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of the drew, he would not without great reluctance 1818 on the part of the court, be permitted to draw any very The great advantage from a circumstance which his own New-York. imprudence, if not his own fault, occasioned. The towing of the New-York into port by a pilot boat, is supposed to be a circumstance which must have proceeded from her disabled condition. This does not follow. It may have proceeded from the request of her master; for it can hardly be believed that a vessel that had behaved so well after the gale of the 6th October, and which is not stated to have met with any injury from subsequent causes, should, the moment it was necessary to take a pilot on board, be so ungoverhable as to require towing into port. If this were really the case, it is a matter of some surprise, that the claimant should not have recourse to the pilot himself to establish the fact, and the reason of it. Notwithstanding the untoward circumstances, which have already been taken notice of, and the temptations which existed to commit violations of the restrictive laws, which it is known were great, and led to frequent infractions of them, the court is asked to acquit this property, without producing the letter of instructions to the master, or the orders to the consignee in Jamaica, where it is alleged there was one, although his name is not given, or any bill of lading, or invoice, or log-book, and in the face of two manifests, the one purporting a destination contrary to law. To expect an acquittal, in a case involved in so much mystery, it is not too much to say, that the uncommon circumstances attending it should have been explained Vol. III. 11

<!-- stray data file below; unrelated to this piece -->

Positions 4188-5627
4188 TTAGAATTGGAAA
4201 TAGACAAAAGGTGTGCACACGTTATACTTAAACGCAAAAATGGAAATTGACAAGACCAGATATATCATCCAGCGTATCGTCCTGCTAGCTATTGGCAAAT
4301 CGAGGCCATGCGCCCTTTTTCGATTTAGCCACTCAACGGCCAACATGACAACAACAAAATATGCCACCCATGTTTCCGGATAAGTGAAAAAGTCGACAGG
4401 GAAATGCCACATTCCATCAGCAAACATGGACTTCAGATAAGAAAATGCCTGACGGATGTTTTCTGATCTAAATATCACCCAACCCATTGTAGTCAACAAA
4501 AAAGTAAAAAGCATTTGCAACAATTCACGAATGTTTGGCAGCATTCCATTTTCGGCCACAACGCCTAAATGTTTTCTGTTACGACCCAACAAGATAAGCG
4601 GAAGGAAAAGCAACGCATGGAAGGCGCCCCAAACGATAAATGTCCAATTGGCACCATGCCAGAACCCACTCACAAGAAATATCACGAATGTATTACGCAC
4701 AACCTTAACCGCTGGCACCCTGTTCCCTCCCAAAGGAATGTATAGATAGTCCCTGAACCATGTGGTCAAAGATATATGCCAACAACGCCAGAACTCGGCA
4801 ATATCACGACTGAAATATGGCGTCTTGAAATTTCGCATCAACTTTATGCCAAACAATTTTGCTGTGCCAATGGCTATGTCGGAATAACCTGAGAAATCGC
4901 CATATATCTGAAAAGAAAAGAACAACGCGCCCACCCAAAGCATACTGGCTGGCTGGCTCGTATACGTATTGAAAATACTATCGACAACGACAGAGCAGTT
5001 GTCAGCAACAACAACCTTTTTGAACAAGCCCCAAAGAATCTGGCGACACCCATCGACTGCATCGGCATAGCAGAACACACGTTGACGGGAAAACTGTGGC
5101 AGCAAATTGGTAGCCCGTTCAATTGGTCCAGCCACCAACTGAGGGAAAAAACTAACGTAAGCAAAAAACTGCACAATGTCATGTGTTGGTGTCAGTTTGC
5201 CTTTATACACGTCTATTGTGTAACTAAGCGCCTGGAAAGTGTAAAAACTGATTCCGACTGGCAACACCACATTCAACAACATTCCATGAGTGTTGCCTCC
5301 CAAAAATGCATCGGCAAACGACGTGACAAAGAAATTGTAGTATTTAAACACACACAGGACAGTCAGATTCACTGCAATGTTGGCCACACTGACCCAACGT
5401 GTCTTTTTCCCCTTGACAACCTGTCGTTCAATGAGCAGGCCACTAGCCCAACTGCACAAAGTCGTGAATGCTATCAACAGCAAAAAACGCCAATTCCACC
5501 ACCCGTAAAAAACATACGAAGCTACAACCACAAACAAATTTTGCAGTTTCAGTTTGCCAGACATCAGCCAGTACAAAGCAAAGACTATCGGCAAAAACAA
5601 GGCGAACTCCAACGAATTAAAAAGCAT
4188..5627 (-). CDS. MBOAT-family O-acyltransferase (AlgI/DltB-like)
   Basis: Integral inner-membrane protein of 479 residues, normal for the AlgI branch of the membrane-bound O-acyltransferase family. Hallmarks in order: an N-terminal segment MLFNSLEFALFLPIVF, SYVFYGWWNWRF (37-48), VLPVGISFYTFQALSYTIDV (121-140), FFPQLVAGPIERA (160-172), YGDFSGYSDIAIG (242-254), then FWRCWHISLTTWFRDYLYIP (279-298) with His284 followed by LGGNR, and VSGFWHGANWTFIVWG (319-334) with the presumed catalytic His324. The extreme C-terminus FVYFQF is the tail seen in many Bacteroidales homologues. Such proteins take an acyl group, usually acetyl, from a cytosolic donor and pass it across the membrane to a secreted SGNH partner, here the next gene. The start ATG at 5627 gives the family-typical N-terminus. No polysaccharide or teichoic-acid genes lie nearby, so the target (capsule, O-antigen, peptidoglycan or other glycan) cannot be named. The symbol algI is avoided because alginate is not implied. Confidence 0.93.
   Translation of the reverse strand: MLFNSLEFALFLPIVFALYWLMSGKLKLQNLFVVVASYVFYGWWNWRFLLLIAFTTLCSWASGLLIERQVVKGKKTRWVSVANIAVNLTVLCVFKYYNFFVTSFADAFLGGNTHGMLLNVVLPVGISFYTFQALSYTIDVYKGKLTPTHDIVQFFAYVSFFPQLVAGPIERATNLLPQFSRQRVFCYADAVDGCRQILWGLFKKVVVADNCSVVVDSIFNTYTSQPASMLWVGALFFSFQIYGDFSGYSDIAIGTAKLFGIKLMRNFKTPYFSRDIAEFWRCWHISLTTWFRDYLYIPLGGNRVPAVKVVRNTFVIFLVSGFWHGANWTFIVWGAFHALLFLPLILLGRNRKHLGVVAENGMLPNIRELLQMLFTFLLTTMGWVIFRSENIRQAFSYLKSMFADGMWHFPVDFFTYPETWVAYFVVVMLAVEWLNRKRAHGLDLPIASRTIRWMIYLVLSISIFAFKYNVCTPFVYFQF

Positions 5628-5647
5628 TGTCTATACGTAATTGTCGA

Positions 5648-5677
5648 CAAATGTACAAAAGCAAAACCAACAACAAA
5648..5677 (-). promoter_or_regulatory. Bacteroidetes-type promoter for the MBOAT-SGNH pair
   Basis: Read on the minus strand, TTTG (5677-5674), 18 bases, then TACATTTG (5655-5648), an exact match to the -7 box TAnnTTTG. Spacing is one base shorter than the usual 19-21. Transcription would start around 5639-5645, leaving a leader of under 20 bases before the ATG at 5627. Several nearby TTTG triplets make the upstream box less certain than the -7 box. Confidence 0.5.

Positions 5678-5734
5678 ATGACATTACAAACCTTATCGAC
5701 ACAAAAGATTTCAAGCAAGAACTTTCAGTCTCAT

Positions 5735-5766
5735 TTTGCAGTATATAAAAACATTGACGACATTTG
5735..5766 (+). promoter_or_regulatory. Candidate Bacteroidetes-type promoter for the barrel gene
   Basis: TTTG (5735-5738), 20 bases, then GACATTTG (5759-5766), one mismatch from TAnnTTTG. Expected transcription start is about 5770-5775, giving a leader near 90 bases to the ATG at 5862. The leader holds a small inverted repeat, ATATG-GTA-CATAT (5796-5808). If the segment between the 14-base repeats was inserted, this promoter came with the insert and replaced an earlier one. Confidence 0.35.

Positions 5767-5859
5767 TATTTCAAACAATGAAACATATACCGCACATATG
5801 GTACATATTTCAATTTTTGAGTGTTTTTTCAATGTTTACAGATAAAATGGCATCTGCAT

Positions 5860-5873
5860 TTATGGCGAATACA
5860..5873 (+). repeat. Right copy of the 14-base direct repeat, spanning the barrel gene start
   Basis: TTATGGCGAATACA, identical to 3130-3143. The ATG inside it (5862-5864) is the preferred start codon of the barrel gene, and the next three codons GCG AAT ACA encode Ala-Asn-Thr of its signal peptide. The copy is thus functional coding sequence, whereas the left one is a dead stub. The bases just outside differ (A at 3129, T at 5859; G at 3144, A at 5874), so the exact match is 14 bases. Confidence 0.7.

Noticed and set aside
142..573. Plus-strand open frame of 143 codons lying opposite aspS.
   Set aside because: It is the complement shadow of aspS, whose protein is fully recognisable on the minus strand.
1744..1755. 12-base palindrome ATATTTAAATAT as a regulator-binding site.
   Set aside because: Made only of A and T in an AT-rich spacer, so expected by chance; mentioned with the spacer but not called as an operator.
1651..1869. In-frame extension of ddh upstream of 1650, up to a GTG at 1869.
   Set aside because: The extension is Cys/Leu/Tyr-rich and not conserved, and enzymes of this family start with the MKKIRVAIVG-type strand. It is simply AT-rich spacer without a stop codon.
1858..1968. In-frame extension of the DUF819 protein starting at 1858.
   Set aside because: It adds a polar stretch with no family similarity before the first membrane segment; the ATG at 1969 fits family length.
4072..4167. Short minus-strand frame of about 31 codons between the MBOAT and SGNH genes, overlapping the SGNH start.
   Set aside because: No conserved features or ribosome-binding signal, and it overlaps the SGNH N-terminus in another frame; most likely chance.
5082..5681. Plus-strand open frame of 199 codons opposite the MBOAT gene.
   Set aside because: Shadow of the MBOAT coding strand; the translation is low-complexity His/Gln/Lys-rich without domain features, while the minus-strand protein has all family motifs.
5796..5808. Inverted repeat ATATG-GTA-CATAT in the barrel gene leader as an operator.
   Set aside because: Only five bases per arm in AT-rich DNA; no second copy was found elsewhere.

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and accounted for in the most satisfactory mamner.
But when for this explanation, the court is referred to
the unsupported testimony of the master, who is himself
the particeps criminis, if any offence have been com.
mitted, and who stands convicted on the papers be-
fore us, of a palpable deviation from truth, and whose
account, if true, would have induced him and his crew
to direct their course to Amelia Island, instead of en-
countering a more northern latitude, we must believe
that the mate and others, who might have proved the
fact of distress, if real, beyond all doubt, were not
produced, not from mere negligence or inattention, but
from a conviction that they would afford no sanction
to the master's relation. It is now near eighteen
months since the decree of the circuit court was pro-
nounced, in which an intimation was given, that farther
testimony would be admitted here, and yet none has
been produced.
. It is the opinion, threefore, of a majority of the

judges, that the sentence of the court be affirmed, with

costs.